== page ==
The increase of mental health problems in kids is one of the reasons LA’s BEST, an after-school provider serving 25,000 children in Los Angeles, has turned its attention to trauma.
“What’s dramatically up is anxiety and depression,” said Eric Gurna, president and CEO, citing national figures.
LA’s BEST serves kids ages 5 to 12 in some of the most economically distressed neighborhoods of Los Angeles.
While adverse childhood experiences occur in all socioeconomic and racial groups, “children growing up in conditions of poverty have significantly more exposure to [these] experiences,” Gurna said.
He’s worked in the after-school field since the 1990s. However, he notes an increase in disturbing behavior among kids in LA’s BEST, including expressing suicidal thoughts and cutting themselves.
“It’s happening a lot more than in previous years,” he said.
As a result, three years ago LA’s BEST began a comprehensive effort to adopt trauma-informed practices.
Initially, Gurna was reluctant to get the organization involved with mental health professionals.
He was concerned about research showing that kids in poverty and kids of color are overdiagnosed with mental health conditions and overprescribed with medications.
“We wanted to be sure not to take an overly political approach so as not to contribute to that,” he said.
But Gurna was also inspired by school mental health leaders who were moving toward a goal of trauma-informed schools.
Staff training first
LA’s BEST is a public-private partnership of the city, the Los Angeles Unified School District and the private sector. It has 2,000 staff members and after-school programs in 200 schools.
“We started with pretty intensive professional development of our leadership so we as an organization could really understand the short and long-term impact of trauma,” Gurna said. “What’s most interesting to us is how we can create the conditions in our program for children to develop protective factors which will help them to be more resilient.”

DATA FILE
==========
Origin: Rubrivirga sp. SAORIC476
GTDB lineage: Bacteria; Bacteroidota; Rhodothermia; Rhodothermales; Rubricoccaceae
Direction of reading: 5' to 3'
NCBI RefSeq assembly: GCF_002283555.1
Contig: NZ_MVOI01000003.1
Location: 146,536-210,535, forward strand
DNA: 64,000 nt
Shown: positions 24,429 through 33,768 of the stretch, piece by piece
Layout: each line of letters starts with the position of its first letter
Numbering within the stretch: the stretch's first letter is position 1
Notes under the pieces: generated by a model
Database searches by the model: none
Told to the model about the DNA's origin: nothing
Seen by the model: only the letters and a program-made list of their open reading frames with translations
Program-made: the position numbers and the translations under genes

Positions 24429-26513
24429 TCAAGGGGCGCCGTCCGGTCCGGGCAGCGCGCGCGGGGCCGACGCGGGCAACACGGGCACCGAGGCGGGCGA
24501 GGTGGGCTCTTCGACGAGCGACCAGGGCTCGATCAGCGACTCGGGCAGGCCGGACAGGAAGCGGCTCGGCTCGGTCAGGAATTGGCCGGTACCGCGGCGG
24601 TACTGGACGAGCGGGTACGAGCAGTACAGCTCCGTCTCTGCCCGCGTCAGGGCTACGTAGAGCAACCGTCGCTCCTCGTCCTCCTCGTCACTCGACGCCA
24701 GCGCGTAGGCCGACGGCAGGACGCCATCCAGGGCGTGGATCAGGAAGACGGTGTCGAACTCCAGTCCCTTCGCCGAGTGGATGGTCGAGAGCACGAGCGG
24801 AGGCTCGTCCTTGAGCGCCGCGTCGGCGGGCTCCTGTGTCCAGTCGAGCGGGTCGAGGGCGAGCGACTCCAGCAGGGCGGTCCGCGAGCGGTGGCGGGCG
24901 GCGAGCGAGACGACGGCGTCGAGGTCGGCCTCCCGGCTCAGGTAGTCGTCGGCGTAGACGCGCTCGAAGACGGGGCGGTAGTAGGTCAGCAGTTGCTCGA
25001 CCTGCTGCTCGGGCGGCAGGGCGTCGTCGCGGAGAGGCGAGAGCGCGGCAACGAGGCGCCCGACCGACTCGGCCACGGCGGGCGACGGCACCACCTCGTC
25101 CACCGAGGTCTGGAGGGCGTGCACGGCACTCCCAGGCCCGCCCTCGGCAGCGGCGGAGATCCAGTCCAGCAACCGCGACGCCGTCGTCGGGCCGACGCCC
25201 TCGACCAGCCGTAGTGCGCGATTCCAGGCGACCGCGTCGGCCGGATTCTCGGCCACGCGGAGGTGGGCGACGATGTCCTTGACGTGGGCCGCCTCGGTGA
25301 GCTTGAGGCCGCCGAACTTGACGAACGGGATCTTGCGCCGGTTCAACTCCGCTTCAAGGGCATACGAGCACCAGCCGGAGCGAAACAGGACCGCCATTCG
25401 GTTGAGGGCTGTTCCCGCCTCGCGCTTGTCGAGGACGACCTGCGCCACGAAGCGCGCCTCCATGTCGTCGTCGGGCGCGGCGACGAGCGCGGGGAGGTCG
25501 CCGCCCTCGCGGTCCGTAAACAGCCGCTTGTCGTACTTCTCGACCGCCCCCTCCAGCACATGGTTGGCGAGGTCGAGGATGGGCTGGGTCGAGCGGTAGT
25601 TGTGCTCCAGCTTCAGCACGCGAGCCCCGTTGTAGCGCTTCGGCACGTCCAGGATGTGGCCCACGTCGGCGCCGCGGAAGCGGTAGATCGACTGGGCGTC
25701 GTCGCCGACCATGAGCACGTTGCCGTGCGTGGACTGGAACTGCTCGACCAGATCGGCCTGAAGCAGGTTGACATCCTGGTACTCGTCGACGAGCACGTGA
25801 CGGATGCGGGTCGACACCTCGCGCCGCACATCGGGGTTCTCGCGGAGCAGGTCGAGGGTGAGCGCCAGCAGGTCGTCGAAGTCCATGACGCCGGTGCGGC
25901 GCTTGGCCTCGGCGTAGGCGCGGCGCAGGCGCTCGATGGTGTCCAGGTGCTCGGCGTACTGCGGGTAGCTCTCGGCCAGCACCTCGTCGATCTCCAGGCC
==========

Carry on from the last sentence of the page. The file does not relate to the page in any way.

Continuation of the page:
LA’s BEST began to integrate the information throughout the organization, including new staff orientation and site coordinator training. The staff developed a common vocabulary and learned new practices to help kids ground themselves and regulate their emotions. It adopted Sanford Harmony, a social-emotional learning program that, among other things, helps frontline staff, mostly ages 18 to 24, frame their conversations with kids, Gurna said.
“Our staff are young adults. They’re not trained social workers or teachers,” he said. “We’re asking a lot of them. We have to put resources in their hands.”
The organization also created a full-time position known as the director of wellness, held by a psychiatric social worker from LAUSD.
“That person’s job is to support our staff in crisis response,” Gurna said.
In recent years, the organization was impacted by crimes in the communities it serves. In one high-profile case, three children who went to one of the schools where LA’s BEST is located were murdered by their father.
“We really saw the waves of trauma that happened as a result of this,” Gurna said.
While all crises are not of that magnitude, staff members need to be able to get assistance. Gurna hopes to have a similar professional in each of the organization’s five regions.
The director of wellness also integrates information about trauma into all the training.
LA’s BEST is also working with the Nathanson Family Resilience Center at the University of California at Los Angeles to adapt a family resilience training program for after-school use.
This story has been updated.